Affiliate Link: Buy from Amazon
Summary: 
A portrait of the personality type that enthusiastically chooses a career with 1 in 4 odds of death: the Navy test pilot and the earliest participants in the U.S. manned space program.
My Thoughts: 
I figured a 350 page book about Navy pilots and the space race would bore me to tears. But, true to Tom Wolfe form, The Right Stuff is mostly (very funny, incidentally) social commentary on the personalities in these professions and the general public as a whole during that time period. Needless to say, I was far from bored to tears.

Unbroken, Laura Hillenbrand, World War II, Louis ZamperiniUnbroken by Laura Hillenbrand
History/War (Released November, 2010)
Affiliate Link: Buy from Amazon
Summary: 
Louis Zamperini, an ex-Olympic track star and WWII Air Force Lieutenant, is shot down over the Pacific and ends up in a Japanese concentration camp.
My Thoughts: Astounding is the only word I can use to describe Unbroken – there is a reason for the hype. This story is so amazing that my husband stopped reading it because he determined there was no way some parts were true. I didn’t agree with him, kept reading, and was so glad I did. Continue Reading…

Under the Banner of Heaven, Jon Krakauer, mormonismUnder the Banner of Heaven by Jon Krakauer
Religion (Released July, 2003)
Affiliate Link: Buy from Amazon
Summary:
An expose type account of life in extreme Mormon communities that still practice polygamy.
My Thoughts: I’ve never been particularly interested in Mormanism or religions in general, yet was still awestruck by this book. Krakauer takes you inside the history of the religion, as well as into numerous extreme modern-day situations (including a family murder where the killers said their religion directed them to do it). Under the Banner of Heaven is definitely a case of truth is stranger than fiction and Krakauer’s writing made it an even more exciting read.


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14 Comments

  1. Cleo wrote:

    I’m not so good at choosing NF books but I like the look of both The Glass Castle and The Devil in the White City.

    http://cleopatralovesbooks.wordpress.com

    Posted 11.13.14 Reply
    • admin wrote:

      A lot of the books on this list read like fiction (one of the things that makes me like a nonfiction book!)! The Glass Castle would be a great place to start!

      Posted 11.13.14 Reply
  2. I’ve read 3 of those books – All Over But the Shoutin’, The Glass Castle, and The Boys in the Boat – and they’re all favorites of mine as well, so I’m making note of the other titles on your list.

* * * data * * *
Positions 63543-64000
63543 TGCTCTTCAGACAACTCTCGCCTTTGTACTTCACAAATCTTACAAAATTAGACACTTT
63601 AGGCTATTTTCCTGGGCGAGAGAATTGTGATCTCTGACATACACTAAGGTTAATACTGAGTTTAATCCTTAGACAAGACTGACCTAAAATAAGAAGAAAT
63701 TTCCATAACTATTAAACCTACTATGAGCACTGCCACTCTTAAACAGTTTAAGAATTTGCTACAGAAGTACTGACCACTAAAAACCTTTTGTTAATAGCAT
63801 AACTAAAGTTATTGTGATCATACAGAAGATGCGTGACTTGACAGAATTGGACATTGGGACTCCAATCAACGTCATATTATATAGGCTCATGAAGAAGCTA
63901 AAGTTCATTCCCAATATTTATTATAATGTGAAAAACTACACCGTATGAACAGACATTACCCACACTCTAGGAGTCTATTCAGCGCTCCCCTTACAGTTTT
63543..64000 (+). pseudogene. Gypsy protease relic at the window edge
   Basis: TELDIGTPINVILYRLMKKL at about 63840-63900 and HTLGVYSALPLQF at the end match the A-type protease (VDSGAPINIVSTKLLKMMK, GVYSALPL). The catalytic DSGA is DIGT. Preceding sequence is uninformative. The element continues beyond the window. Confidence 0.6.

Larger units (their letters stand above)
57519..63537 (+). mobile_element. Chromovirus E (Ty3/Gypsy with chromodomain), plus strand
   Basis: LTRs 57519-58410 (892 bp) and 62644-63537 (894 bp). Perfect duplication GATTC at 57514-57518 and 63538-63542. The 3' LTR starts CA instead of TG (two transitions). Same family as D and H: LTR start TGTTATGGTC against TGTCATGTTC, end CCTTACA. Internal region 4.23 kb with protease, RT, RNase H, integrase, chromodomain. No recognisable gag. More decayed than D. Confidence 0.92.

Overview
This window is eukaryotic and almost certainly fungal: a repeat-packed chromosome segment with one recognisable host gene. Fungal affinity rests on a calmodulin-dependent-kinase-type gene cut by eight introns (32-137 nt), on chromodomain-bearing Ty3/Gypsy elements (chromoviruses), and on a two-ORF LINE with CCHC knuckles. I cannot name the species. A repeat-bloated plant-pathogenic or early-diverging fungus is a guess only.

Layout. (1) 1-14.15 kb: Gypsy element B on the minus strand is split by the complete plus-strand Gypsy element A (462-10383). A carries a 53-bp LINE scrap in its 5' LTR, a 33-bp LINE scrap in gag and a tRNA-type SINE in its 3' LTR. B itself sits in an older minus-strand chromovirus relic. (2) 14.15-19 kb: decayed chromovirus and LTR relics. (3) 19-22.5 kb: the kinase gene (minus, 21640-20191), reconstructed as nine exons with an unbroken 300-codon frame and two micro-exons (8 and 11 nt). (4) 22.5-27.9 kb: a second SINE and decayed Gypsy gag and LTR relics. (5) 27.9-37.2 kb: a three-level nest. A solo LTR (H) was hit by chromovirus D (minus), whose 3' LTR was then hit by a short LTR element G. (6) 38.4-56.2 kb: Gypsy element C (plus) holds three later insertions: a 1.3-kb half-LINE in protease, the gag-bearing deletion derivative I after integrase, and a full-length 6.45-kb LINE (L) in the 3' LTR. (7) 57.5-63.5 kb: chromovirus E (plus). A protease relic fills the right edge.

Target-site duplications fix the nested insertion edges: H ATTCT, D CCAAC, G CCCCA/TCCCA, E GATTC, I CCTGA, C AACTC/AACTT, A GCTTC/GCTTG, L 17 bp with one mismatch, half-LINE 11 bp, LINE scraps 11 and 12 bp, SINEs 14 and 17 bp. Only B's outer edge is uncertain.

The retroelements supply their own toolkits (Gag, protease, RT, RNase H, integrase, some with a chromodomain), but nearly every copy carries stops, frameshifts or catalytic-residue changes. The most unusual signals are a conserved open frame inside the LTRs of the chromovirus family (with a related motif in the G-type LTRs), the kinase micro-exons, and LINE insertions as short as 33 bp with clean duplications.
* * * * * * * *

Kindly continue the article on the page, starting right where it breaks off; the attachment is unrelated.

Posted 11.13.14 Reply
    • admin wrote:

      Great! I feel like All Over But the Shoutin’ was the male, Southern version of The Glass Castle…loved them both! Have you read Ava’s Man (Rick Bragg’s follow-up)? I didn’t love it as much as Shoutin’…

      Posted 11.13.14 Reply
  3. What a great list — have read and enjoyed them all (except Boomerang, which I think is the only Michael Lewis book I haven’t read yet.) I tried to compile a similar list (which would have included almost all those books), but it was TOO HARD! I’ve been reading a lot of fiction recently, but I’m a nonfiction reader at heart.

    Posted 11.13.14 Reply
  4. I will most definitely bookmark this list! Thanks for sharing your favorites. I don’t read many non-fiction, so having a list of good ones to start with is great!

    Posted 11.13.14 Reply
  5. I just finished Unbroken and I’m listening to one of Erik Larson’s other books, In the Garden of the Beasts by audio book. I hope to get Devil in the White City next.

    Posted 11.13.14 Reply
    • admin wrote:

      I loved In the Garden of Beasts also! And Larson has a new one coming out this spring…Dead Wake.
      Thanks for stopping by!

      Posted 11.13.14 Reply
  6. Great list–I’ve read a few of them. One I’d like to read is All Over But The Shoutin’. Sounds really interesting, and I’m not sure how I missed that one. And The Boys in the Boat; I’m trying to convince my book club to read it as our next pick!

    Posted 11.13.14 Reply
  7. Loved The Glass Castle. Haven’t read Half-Broken Horses by her yet, though.

    Thank You for Your Service needs to be next on my list. I’m loving reading That Others May Live.

    Posted 11.13.14 Reply
    • admin wrote:

      I didn’t love Half Broke Horses as much as The Glass Castle, sadly 🙁

      Posted 11.13.14 Reply
  8. Wow! What a great list, Sarah! I love, love, love, Erik Larson; did you read In the Garden of Beasts? That one was great, too! I also love Unbroken, of course…curious about this one in movie form, so we’ll see. I also really enjoyed Thank You For Your Service…wow. I’ll have the check out the rest of these! Thanks so much for sharing!

    Posted 11.14.14 Reply